Around the Web

Celebrate Your Right to Listen During Banned Books Week” (Audiofile Magazine)

Latinx Narrators You Should Be Listening To” (

7 Things You Need to Know About Shopping Early for the Holidays” (

Meet the Innovative Director Behind Audible’s Fully Immersive Adaptation of ‘The Sandman’” (Audible)

Over on Book Riot

10 of’s Most Pre-ordered Audiobooks for Fall Pt. 2” – I share the most popular pre-orders for October and November. And be sure to check out Pt.1 if you haven’t already!

I’d love to hear from you! Drop me a line at or say hi over on Instagram @kdwinchester. For even MORE audiobook content, you can find my articles over on Book Riot.

Happy listening, bookish friends!

~ Kendra

Book Radar

Gina Atwater is Adapting YA Fantasy Novel RAYBEARER and More Book Radar!

Happy Thursday, Readers!

It’s rainy outside, and I’m wearing the biggest sweatshirt I own, so that’s the vibe here today. I hope you’re doing well and that this week has been going great for you.

A lot of you have been messaging me about more upcoming readathons that are worth shouting out. Thank you so much to everyone who has reached out. Since this seems to be a popular topic, I’ll be doing a second round up this week of more fall readathons that aren’t horror/Halloween themed. So you’re welcome!

Anyway, a lot has happened over the past few days. Lots of book news to share lots of book things to dive into, so let’s just get into it, shall we?


Book Deals and Reveals

raybearer book cover

Writer, director and producer Gina Atwater has just signed a multi-year deal with Netflix. Her first project with the streaming platform? An adaptation of the YA fantasy novel Raybearer by Jordan Ifueko.

Scholastic Book Clubs and James Patterson are launching “The United States of Readers” to provide book access to 32,000 students in 1,500 classrooms.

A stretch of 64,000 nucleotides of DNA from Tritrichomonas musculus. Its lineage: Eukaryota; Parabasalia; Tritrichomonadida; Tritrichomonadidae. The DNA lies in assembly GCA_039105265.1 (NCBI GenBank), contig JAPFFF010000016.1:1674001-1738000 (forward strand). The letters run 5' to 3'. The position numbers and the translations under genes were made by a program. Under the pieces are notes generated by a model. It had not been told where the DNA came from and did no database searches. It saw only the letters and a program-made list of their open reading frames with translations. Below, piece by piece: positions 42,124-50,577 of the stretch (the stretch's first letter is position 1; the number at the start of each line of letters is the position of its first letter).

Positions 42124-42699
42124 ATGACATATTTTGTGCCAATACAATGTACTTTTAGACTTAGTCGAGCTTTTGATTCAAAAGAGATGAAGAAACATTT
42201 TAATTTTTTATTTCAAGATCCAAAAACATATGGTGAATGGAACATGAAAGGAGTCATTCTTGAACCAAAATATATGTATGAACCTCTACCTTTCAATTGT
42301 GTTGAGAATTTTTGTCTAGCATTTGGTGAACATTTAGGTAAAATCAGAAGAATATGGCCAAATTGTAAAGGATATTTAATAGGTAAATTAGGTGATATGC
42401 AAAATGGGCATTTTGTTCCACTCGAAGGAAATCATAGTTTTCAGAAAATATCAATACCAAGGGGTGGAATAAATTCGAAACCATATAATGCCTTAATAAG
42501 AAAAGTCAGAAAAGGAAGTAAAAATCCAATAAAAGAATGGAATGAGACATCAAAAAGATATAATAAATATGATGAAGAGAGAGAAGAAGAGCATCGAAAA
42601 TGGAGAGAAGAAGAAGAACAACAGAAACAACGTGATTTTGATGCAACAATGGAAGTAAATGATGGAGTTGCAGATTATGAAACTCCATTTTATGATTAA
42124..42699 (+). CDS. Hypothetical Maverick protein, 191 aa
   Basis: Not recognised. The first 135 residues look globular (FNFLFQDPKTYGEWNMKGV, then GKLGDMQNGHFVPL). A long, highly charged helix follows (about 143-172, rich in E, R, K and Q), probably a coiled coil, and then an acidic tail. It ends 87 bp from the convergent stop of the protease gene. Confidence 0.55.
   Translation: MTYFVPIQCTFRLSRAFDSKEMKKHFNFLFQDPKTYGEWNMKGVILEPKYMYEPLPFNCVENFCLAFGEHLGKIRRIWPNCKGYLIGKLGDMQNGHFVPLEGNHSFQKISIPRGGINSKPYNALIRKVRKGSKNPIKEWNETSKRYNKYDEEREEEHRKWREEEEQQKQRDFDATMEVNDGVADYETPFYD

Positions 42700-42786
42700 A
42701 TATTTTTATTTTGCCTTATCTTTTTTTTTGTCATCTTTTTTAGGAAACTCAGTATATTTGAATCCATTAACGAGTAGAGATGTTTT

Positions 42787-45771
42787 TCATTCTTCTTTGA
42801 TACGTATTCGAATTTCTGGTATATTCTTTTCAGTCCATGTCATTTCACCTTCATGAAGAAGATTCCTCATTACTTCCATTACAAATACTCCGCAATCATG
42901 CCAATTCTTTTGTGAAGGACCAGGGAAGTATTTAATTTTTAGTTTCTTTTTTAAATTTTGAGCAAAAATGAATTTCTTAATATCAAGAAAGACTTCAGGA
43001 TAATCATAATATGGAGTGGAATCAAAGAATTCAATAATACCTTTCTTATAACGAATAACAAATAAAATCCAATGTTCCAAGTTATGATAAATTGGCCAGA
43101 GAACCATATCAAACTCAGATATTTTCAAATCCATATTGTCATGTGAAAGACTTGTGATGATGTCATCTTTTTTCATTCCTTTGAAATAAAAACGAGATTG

Here’s the cover reveal for This is A School, John Schu’s debut picture book, illustrated by Veronica Miller Jamison.

Mara Brock Akil is adapting Judy Blume’s Forever as part of a 4-show Netflix deal.

Tor Books has acquired Olivie Blake’s The Atlas Six and the two follow-up novels planned for a trilogy.

Here’s the cover reveal for Meet Me in Mumbai, a new YA novel by Sabina Khan.

Bridgerton has released a teaser of season 2, featuring a new character: Kate Sharma, played by Simone Ashley.

We’ve also finally got a teaser trailer for the highly anticipated series adaptation of The Sandman.

Jennifer Hillier has shared the cover for her new book Things We Do in the Dark, coming July 2022 from Minotaur books!

Marvel has issued a series of lawsuits to retain ownership of Avengers characters such as Spider-Man and Iron Man.

Here’s a peek at footage from the upcoming season of The Witcher, including a first look at Kristofer Hivju.

And here are the recipients of this year’s MacArthur “Genius Grants.” Congrats to these MacArthur fellows!

Book Riot Recommends 

I’m a Contributing Editor at Book Riot, I write the Today in Books newsletter, and I’m a Bibliologist for Book Riot’s Tailored Book Recommendations subscription service. I also have a PhD in English, so I’m basically a doctor of books. Books are my life, in other words, so in this section of the newsletter, let me share with you some upcoming books I’m super excited about. And I think you will be too!

Can’t Wait for This One

the fervor book cover

The Fervor by Alma Katsu (G.P. Putnam’s Sons, April 26, 2022)